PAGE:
FORCE: Upsetting Rape Culture describes itself as a “creative activist effort to upset the culture of rape and promote a culture of consent.” The organization was founded in 2010 by Hannah Brancato and Rebecca Nagle, community organizers and artists living in Baltimore. The group deploys its messages against sexual violence through public art projects and events, as well as through the Internet and media campaigns.
On view is a small portion of FORCE’s The Monument Quilt, a growing compilation of the stories of survivors of sexual violence presented on 8-foot by 8-foot squares of red fabric. In 2017, FORCE seeks to bring 6,000 of these quilt squares (produced in workshops across the country) to the National Mall in Washington, D.C., where they will spell out the equally cautionary and consoling phrase “Not Alone.” Accompanying the quilt squares at the BMA is video footage documenting earlier presentations of the quilt. FORCE will also conduct a public awareness program as part of its Sondheim exhibition contribution.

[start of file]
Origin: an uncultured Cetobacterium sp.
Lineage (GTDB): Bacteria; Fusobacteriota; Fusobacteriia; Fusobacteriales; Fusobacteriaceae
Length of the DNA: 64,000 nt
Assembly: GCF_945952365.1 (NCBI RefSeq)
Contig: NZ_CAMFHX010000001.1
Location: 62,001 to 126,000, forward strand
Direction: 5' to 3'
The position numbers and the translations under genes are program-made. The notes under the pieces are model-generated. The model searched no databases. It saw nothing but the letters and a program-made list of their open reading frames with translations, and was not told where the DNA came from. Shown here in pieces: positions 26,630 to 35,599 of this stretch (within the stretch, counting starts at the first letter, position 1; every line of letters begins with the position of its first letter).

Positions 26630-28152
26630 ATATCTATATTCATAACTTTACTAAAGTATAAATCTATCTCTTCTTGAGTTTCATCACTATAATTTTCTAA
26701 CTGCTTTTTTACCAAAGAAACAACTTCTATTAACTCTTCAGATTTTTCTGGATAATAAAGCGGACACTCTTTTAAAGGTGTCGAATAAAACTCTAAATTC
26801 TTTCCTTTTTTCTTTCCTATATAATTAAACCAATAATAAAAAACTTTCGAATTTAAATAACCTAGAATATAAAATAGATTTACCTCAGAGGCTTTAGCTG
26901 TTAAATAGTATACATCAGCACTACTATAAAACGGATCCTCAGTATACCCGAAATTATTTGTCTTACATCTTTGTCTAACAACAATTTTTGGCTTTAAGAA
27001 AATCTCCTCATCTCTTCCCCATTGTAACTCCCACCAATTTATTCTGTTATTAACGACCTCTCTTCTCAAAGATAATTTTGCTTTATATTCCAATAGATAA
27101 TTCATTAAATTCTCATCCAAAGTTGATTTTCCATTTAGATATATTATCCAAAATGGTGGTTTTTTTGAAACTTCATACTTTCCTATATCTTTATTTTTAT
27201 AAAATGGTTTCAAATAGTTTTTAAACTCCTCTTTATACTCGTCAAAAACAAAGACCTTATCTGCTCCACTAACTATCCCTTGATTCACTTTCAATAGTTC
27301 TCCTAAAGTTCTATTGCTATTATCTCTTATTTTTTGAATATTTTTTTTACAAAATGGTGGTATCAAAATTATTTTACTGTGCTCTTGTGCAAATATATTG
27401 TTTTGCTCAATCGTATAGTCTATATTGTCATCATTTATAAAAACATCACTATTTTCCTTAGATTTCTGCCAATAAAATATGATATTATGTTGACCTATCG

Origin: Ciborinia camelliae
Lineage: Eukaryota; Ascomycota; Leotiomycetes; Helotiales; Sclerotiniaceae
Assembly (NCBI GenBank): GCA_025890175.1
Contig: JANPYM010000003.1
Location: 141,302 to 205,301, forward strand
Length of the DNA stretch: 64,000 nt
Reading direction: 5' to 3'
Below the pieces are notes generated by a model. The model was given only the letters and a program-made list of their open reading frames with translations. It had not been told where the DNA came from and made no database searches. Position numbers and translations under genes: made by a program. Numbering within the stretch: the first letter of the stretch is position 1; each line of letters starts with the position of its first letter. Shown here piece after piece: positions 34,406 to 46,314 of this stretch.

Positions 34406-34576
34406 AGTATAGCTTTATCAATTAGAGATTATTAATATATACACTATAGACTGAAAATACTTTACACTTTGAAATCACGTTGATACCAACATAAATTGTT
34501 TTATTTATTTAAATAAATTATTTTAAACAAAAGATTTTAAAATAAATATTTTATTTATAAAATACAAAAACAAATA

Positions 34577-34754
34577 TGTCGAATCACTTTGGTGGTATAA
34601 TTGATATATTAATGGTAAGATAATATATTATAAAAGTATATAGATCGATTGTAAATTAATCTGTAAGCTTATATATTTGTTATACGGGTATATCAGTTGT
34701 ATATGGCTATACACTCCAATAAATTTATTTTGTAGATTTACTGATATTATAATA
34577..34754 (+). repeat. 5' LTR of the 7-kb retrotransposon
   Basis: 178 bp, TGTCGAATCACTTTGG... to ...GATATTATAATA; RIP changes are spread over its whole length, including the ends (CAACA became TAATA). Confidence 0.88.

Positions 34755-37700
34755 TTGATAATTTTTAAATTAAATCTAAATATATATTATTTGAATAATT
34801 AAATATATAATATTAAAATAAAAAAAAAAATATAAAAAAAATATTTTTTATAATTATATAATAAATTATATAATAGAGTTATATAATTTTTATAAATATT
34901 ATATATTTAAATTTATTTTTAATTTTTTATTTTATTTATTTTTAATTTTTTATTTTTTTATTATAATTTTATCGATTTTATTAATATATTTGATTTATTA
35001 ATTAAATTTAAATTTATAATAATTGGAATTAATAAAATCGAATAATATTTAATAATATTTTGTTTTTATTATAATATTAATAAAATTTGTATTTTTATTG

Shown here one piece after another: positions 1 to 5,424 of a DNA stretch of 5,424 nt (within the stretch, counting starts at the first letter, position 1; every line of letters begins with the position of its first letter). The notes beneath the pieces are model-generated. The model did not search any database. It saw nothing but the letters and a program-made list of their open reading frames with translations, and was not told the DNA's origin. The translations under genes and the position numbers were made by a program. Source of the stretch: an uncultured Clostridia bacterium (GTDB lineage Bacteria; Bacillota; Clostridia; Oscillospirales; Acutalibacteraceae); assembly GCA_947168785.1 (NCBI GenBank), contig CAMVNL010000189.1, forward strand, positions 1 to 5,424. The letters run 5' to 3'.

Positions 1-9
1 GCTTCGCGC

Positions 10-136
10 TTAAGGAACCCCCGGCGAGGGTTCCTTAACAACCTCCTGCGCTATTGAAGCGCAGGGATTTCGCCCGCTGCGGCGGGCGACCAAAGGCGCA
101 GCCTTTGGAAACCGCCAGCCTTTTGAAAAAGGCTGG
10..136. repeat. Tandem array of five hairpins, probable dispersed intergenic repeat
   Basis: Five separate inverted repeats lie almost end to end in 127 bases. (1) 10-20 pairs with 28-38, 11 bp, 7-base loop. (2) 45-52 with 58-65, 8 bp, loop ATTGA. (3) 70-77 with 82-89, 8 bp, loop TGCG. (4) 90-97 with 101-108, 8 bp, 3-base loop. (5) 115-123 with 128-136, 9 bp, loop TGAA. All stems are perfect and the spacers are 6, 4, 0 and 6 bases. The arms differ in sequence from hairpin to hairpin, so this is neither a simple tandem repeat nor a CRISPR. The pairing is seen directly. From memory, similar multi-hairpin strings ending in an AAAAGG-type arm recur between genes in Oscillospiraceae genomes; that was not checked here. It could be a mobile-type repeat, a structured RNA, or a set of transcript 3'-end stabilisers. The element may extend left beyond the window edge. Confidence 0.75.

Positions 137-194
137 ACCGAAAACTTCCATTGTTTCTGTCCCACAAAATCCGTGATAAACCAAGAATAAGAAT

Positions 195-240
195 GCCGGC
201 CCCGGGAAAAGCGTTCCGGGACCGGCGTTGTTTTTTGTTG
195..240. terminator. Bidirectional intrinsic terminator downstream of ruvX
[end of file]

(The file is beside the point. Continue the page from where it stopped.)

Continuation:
The Sondheim Artscape Prize: 2016 Finalists exhibition is held in conjunction with Artscape and is produced by the Baltimore Office of Promotion & The Arts. It is one of the summer’s most highly anticipated exhibitions. It is designed to assist visual artists in the Greater Baltimore region in furthering their careers by allowing them to pursue tracks in their work that may not otherwise be possible. The artists were selected by an independent panel of jurors, who reviewed the exhibition and interviewed each artist to decide the winner. This year’s jurors are: Tim Griffin, Executive Director and Chief Curator at The Kitchen; Rujeko Hockley, Assistant Curator of Contemporary Art at the Brooklyn Museum; and Mia Locks, Co-Curator of The Whitney Museum of American Art’s 2017 Whitney Biennial.
For more information on the Sondheim Artscape Prize, visit artscape.org.